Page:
This bridge appears to be a heavily altered example of an extremely rare bridge type. In this bridge's original design, the lattice railings double as a superstructure and support load. Some bridges of this type just use the lattice railing alone, others were built with an additional dedicated diagonal member that ran down to a floorbeam at the center of the bridge. The latter appears to be the case with this bridge since diagonals are visible on the bridge. This bridge however has largely been bypassed by a modern rolled beam placed at deck level which had been doing the load supporting. An earier retrofit also had added a strip of metal to the top of the girder. Now the bridge is completely closed in a deteriorated state. The bridge also has the unusual and attractive detail of decorative flower motifs on the lattice railings.
Information and Findings From Ohio's Historic Bridge Inventory
The bridge carries a 1 lane of a closed road over a stream in a redeveloping rural area where large houses are being constructed on former farm land.
The 1-span, inverted kingpost pony truss bridge with lattice railings set inside the truss lines is supported on deteriorating ashlar abutments. It has been strengthened by placing rolled beams outside the truss lines to pick up the floorbeam. The upper chords are badly deteriorated and are sagging despite the placement of additional material. Members are severely deteriorated.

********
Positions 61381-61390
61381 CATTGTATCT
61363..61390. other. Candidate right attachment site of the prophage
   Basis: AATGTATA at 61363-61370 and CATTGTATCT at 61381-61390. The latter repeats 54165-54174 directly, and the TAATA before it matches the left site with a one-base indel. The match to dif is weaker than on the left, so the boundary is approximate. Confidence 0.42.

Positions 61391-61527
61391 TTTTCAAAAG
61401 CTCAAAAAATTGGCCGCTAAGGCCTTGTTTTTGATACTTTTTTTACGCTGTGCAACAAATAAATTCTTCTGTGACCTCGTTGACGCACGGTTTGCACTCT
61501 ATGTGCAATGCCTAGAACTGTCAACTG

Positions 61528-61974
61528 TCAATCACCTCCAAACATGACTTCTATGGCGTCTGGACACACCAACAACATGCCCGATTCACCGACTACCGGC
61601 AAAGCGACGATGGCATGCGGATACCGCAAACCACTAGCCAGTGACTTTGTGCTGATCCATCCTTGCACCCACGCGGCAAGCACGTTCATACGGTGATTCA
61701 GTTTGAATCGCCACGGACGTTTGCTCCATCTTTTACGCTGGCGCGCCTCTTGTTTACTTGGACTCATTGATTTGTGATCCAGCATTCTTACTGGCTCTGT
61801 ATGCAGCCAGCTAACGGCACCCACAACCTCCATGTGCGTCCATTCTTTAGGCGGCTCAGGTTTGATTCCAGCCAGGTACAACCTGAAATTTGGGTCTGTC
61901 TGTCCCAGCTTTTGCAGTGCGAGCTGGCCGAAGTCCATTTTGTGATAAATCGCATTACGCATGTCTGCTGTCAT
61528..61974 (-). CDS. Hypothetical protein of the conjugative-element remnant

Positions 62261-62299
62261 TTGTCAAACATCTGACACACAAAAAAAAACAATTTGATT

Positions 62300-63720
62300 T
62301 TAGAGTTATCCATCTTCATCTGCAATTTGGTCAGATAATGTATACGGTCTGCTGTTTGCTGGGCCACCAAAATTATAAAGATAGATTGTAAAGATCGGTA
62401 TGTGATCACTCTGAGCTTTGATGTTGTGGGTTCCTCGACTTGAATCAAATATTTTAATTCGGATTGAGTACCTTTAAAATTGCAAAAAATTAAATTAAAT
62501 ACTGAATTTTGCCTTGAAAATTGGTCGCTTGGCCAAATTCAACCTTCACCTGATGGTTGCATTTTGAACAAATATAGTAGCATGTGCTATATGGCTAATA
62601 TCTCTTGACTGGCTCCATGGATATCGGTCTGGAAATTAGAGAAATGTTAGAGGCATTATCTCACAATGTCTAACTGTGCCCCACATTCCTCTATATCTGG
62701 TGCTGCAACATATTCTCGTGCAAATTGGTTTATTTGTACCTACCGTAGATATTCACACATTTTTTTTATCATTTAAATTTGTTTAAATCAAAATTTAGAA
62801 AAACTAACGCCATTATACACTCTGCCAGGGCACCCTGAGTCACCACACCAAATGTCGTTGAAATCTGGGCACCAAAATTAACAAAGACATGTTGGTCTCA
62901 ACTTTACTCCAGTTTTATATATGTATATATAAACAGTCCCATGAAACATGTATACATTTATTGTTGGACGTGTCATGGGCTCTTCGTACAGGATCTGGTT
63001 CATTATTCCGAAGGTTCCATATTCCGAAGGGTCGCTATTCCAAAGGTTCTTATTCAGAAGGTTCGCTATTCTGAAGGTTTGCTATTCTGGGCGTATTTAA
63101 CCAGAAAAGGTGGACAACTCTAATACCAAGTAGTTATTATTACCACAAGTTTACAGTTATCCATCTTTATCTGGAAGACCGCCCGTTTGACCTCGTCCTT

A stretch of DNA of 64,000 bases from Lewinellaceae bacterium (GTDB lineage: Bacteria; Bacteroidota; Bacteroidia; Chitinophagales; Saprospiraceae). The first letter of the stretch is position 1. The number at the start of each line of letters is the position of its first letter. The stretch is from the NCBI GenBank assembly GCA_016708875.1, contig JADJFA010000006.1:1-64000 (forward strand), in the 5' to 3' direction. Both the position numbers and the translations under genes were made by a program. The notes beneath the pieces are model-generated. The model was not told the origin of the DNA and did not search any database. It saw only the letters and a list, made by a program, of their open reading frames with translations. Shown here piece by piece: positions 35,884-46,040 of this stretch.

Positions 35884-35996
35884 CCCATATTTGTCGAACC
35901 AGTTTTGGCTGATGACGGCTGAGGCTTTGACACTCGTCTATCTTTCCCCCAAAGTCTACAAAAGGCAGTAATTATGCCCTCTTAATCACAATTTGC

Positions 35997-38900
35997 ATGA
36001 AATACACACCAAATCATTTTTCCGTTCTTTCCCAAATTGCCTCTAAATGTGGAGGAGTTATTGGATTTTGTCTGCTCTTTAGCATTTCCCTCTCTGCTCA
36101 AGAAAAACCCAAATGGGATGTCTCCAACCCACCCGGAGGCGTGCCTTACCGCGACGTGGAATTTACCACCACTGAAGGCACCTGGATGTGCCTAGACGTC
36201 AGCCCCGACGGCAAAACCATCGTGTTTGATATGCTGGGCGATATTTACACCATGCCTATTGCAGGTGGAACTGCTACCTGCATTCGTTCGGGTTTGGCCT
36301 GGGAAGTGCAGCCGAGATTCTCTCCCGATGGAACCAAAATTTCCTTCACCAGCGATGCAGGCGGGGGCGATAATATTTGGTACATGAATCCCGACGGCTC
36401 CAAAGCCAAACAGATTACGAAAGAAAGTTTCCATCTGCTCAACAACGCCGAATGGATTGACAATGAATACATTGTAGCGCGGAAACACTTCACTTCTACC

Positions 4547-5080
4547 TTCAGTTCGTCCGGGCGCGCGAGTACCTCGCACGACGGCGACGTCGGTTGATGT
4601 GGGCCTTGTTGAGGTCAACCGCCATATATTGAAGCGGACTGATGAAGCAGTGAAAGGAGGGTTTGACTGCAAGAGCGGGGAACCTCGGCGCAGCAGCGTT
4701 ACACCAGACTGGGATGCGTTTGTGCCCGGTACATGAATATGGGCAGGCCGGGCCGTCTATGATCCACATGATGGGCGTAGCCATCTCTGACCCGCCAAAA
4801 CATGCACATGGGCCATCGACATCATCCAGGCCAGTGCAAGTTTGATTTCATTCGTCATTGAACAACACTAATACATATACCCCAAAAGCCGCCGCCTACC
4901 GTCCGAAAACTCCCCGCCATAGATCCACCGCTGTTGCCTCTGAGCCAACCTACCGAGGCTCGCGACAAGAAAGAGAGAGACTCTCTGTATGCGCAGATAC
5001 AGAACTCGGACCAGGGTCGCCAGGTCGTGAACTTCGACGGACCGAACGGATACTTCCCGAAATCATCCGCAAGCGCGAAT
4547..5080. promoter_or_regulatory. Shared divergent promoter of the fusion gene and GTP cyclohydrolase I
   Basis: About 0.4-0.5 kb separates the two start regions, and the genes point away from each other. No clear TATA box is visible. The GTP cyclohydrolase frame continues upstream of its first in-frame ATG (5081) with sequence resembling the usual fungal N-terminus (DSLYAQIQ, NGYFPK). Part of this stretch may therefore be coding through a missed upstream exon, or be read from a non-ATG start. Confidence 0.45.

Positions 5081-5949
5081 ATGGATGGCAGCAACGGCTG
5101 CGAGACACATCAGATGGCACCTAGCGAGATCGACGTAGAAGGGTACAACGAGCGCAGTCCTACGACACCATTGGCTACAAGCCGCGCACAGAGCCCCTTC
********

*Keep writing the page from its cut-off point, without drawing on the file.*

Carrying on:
Summary of Significance
The short-span, inverted king post, pony truss bridge is a rare example of a distinctive type/design attributable to the Canton Bridge Co. of Canton, Oh. This is 1 of 3 identified examples (Phase 1B, July 2009),
and it is dated 1910 by the county. It is technologically significant because it represents the era of innovation and experimentation in metal-truss bridge design and an unusual solution to the need for short-span, metal-truss
highway bridges in the late 19th century. Because of deterioration and loss of historic fabric and the alteration of the original floorbeam connection at mid-span as part of its 1987 conversion to a steel stringer in 1987, it has
lost its integrity and no longer meets the NR criteria. A more complete example dated ca. 1890 remains in Holmes County (3841278) and the other in Jefferson County.
Bridge Considered Historic By Survey: No
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This historic bridge has been demolished. This map is shown for reference purposes only.
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